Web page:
HI Betty…my father signed everything as Frank D. Smith. He was born in Amityville, Long Island. My mother’s name was Martha. I have a sister Florence and a brother Arthur. My father went to Columbia university (medicine) and Springfield college. (physical ed). He later started a boy’s camp in 1914 in Maine. I believe we are remotely related and it is nice to know it. I knew very few of my relatives, I do know I had an aunt Florence.

    • Betty Moore

      Hi Richard, we definitely are related. I know about the camp. You have more than one aunt on your father’s side. I always wondered where in Maine the camp was and if the camp still exists. Please contact me at my email address and I can send you a time line and other info I have.

      Looking forward to learning more about your father!


    • Anonymous

      My name is Daniel McNell……related somehow…My grandfather was Samuel McNell….he was a twin…I believe his brother was named BOB…not sure though…I was young….I’m curious to know where the boys camp in Maine was as my dad and Uncles ran a summer camp in Maine also….it was a girls camp though…
      my email is dmcnell@comcast.net I have several pieces of mail etc from Smith & McNell’s////

      • Betty Moore


        I don’t think you are part of this ancestry. The information you have just posted, doesn’t have merit based on the McNell/Smith ancestry. Sorry!

      • Anonymous

        Betty Moore….why would you assume such a thing? I was born in manhattan and my family has been there for generations. Like it or not we are related.

  6. Anonymous

    I am a descendant of T.R. McNell. My dad was George W. McNell which was his Great Grandfather. I am also Ellen Tetrault’s sister. I would love to view pictures of my relatives and learn more about the McNell family history.


      My name is Richard Smith. My father’s name was Francis Drake Smith. He was T. R. McNell’s grandson. His mother’s name was Emma.

      • Anonymous

        Hi Richard,
        I have a little information about Francis who was actually called Frank by his family. My grandmother, Grace was Frank’s sister. I actually have a postcard from Frank sent to my grandmother. Email me at Bmdm05@yahoo.com to talk more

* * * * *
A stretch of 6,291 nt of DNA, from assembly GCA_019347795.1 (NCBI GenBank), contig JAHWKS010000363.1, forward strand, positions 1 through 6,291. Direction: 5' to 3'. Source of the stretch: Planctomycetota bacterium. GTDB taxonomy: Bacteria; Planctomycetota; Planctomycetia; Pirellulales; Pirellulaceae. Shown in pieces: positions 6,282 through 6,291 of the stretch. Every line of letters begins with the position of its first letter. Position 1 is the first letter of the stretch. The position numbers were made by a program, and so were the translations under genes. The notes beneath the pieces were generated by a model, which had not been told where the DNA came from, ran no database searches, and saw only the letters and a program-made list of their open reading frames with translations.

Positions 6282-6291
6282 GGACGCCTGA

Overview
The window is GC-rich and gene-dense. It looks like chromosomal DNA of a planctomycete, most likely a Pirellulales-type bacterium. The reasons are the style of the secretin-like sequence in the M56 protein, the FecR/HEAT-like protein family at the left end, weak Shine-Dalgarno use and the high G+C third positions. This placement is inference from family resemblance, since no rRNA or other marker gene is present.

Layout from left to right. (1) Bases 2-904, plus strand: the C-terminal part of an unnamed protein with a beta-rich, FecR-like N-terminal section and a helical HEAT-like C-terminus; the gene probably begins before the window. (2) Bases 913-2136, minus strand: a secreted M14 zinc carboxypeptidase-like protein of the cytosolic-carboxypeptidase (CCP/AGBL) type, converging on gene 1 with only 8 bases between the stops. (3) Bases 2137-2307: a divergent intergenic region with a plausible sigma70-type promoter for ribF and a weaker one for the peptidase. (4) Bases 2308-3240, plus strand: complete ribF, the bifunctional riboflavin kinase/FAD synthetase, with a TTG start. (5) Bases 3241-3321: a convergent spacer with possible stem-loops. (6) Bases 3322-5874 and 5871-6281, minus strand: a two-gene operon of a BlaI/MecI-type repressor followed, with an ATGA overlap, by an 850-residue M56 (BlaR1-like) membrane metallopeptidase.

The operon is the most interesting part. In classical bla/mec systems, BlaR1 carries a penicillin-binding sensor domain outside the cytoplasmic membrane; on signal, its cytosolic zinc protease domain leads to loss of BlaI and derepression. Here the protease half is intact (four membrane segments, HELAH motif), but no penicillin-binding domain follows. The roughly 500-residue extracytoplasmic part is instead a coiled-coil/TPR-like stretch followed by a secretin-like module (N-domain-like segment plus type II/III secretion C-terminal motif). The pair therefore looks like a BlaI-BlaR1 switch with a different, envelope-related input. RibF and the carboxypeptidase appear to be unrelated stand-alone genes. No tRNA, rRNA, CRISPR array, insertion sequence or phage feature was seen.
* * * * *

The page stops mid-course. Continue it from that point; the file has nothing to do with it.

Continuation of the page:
7. daniel mcnell

    Daniel McNell
    Atlanta Ga

    I’m a relative too…..would love to learn more….

  8. Anonymous

    I just found an old skeleton key with a ring that says Smith and McNell’s hotel New York room 614.

  9. Betty Maczynski

    My name is Betty Moore. I too am a descendant from the McNell & Smith family. Thomas R. McNell was my Great-Great grandfather. I have a great deal of documentation. I am a direct descendant of Emma Smith (my great grandmother) and have information dating back to the late 1800’s to the day she died in 1929. I was very excited to find family members on this site.

    Here is my email- bmdm05@yahoo.com

    I would be happy to hear from any relatives!

  10. J.D. Fields

    I find it sort of strange to see so few comments on the story, but it’s nice to see the family make contact online. Are there still restaurateurs in the family?

  11. Dennis McNell

    I am somewhere down the family tree. If you would like to get in touch, my email is Dennis@McNell.org.

    Dennis McNell
    San Francisco

  12. Gerri Sullivan

    Both Smith and McNell were my Great Great Grandfathers. T.R. McNell’s daughter, Emma, married Henry Smith’s son.

    • Ellen Tetrault

      T.R. was my great grandfather also. My grandfather George was his grandson.

    • Anonymous


      Emma was my Great Grandmother. She had a daughter named Grace, who was my Grandmother. Thanks for your info above. I figured Emma had married her father’s partner’s son but always wondered what happened to him because in all the documentation I have there is no record if his existence.

      • Gerri Sullivan

        Hi Anonymous,

        My Grandmother was Martha Smith Kookogey. Henry must have died at an early age. We do have a portrait of Henry and lots of photos of Emma. Grandma Smith lived in Brooklyn and Grandpa McNell lived on 75th St in the city. McNell also had a home on the Hudson up by West Point. If you’d like to share info, my email is gbs@u.arizona.edu.